Justice is served
On Tuesday nights, students from Clarke Central High School and Cedar Shoals High School take their place in a courtroom. They begin to review the day’s juvenile court cases for Athens Peer Court.
Athens Peer Court, a program sponsored by the Athens-Clarke County Juvenile Court and the University of Georgia Fanning Institute, allows juveniles to redeem themselves after committing minor crimes. Cartoon by William Kissane.
A program sponsored by the Athens-Clarke County Juvenile Court and the University of Georgia Fanning Institute, APC is a part of UGA’s public outreach.
A juvenile charged with a crime is known as a respondent, which is a first-time offender charged with a minor misdemeanor, such as shoplifting, vandalism or minor possession of marijuana or assault.
The respondent has to plead guilty to the charge against them to be eligible for APC, and the sentence usually consists of community service, an essay or peer court jury duty.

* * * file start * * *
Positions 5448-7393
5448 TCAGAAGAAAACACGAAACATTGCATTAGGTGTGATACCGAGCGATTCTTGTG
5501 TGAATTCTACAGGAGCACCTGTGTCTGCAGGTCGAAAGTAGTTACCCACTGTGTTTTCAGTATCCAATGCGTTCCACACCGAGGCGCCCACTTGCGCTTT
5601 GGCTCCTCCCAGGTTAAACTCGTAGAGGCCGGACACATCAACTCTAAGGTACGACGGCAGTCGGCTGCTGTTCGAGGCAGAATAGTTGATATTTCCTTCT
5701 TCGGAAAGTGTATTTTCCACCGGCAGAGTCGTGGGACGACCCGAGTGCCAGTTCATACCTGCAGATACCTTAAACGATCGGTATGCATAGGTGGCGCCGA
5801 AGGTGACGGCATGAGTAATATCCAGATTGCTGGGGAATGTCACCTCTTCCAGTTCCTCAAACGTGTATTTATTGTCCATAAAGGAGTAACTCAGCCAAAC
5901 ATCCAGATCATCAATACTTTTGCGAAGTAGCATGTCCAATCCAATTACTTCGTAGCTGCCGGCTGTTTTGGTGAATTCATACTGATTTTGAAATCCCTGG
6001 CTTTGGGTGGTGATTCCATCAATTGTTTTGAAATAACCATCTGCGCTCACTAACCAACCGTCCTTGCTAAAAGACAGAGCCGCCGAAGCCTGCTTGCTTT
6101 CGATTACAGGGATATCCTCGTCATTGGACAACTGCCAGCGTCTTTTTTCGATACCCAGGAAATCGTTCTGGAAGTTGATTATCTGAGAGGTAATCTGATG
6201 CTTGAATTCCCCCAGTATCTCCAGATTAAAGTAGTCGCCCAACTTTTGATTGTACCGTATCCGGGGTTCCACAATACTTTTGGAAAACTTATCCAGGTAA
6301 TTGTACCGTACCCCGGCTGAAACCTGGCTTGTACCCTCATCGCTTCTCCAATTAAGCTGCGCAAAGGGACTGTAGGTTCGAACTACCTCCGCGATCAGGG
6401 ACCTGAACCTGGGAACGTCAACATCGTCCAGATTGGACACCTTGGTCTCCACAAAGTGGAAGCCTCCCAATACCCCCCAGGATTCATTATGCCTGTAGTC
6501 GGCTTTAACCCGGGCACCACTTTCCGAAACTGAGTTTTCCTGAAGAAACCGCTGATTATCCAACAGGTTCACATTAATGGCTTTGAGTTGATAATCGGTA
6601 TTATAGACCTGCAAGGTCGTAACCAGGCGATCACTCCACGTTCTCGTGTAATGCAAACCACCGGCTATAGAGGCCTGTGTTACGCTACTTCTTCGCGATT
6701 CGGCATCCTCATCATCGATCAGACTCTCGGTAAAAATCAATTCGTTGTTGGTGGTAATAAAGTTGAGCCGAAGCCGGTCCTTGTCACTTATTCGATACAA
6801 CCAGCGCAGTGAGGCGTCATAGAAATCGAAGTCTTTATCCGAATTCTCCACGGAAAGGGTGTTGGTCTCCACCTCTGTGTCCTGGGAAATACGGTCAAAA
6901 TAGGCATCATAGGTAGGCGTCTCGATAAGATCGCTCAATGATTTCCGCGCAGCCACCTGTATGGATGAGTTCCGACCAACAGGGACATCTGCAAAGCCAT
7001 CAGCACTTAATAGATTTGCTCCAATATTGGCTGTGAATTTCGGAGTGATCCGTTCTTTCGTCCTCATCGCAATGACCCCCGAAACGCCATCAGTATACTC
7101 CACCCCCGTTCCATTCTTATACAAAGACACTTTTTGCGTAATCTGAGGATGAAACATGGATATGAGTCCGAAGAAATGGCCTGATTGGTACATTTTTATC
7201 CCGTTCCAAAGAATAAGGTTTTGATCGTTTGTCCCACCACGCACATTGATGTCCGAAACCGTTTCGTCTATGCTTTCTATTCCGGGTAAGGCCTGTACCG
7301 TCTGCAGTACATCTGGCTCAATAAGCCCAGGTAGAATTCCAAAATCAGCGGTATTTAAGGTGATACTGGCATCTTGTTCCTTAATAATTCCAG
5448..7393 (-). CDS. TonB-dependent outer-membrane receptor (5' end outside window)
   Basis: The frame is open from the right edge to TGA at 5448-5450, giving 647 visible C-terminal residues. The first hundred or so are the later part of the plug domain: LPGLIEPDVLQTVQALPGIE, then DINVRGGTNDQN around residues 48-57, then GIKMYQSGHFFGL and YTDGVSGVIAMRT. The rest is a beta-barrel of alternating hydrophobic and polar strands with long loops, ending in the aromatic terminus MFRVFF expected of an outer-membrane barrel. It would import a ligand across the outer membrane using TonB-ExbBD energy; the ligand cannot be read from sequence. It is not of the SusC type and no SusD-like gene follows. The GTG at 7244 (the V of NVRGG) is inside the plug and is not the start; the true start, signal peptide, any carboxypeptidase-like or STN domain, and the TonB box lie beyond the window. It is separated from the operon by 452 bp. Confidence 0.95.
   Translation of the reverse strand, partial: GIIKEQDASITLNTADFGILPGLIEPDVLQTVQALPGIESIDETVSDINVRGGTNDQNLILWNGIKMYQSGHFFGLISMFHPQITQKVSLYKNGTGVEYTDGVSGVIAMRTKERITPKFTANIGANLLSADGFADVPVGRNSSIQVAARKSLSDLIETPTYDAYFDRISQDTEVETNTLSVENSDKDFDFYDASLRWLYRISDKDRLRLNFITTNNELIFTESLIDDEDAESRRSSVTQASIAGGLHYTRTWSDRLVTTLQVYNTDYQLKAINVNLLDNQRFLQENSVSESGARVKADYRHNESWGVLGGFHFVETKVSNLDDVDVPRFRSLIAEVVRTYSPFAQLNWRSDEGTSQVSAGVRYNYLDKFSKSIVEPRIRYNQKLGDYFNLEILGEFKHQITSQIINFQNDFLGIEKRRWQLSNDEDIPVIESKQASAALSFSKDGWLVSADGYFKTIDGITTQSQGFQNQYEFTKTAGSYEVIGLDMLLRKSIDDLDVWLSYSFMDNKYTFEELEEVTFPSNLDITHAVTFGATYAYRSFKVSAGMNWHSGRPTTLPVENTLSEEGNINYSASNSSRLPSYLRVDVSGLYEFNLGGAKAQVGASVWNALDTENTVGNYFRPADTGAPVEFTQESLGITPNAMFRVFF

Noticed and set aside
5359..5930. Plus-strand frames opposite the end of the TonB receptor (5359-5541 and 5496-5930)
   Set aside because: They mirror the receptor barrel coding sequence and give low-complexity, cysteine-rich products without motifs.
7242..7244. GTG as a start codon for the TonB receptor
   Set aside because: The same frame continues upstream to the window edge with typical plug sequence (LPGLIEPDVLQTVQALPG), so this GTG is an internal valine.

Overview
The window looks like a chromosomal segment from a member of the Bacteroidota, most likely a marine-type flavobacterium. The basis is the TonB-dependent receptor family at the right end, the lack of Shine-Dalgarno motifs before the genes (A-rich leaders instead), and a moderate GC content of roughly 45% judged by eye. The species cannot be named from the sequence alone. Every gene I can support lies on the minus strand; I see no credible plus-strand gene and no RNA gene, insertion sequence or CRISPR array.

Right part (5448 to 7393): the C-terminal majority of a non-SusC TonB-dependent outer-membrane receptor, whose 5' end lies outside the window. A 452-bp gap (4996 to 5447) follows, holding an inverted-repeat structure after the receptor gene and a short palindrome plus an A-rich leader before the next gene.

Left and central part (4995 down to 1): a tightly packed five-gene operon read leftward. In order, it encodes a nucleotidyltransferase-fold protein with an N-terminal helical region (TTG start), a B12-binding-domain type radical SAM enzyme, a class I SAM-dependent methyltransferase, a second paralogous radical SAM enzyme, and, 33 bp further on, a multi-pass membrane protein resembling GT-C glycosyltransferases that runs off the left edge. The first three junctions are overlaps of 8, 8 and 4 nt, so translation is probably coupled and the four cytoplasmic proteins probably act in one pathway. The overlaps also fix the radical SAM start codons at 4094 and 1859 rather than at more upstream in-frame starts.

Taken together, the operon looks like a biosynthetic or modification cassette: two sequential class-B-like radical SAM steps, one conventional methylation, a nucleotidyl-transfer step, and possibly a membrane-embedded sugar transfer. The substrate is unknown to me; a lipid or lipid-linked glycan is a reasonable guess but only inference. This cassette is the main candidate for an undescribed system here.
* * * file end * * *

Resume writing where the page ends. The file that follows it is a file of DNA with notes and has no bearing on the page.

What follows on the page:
APC is a valuable program, especially in regard to cases involving assault, When emotions overcome common sense a student can start a fight without thinking.
APC allows a second chance; it is way for the students to redeem themselves and learn necessary lessons. This allows the respondent to experience the consequences of their mistakes while not having a criminal record.
The most beneficial part of APC is that after completing their sentence, the offense is removed from the respondent’s record.
Although this opportunity can be favorable towards the respondents, an essay on its own as punishment is not the most effective way to teach these lessons. However, if a respondent does take the time to write and reflect, it could be valuable.
By completing community service hours, the respondent can see how their crimes affect the community. This eye-opening experience will cause respondents to think twice before engaging in criminal activity.
As jurors, former respondents will be empathetic and know how to most effectively sentence the current respondent.
However, to ensure the success of APC, program directors should offer a mentorship program. A former respondent could mentor a current respondent, helping them remain on the right side of the law.
APC is the most effective way to make juvenile offenders realize the seriousness and consequences of breaking the law. It will help them keep a clean slate for the their teenage years, in addition to their adult lives.
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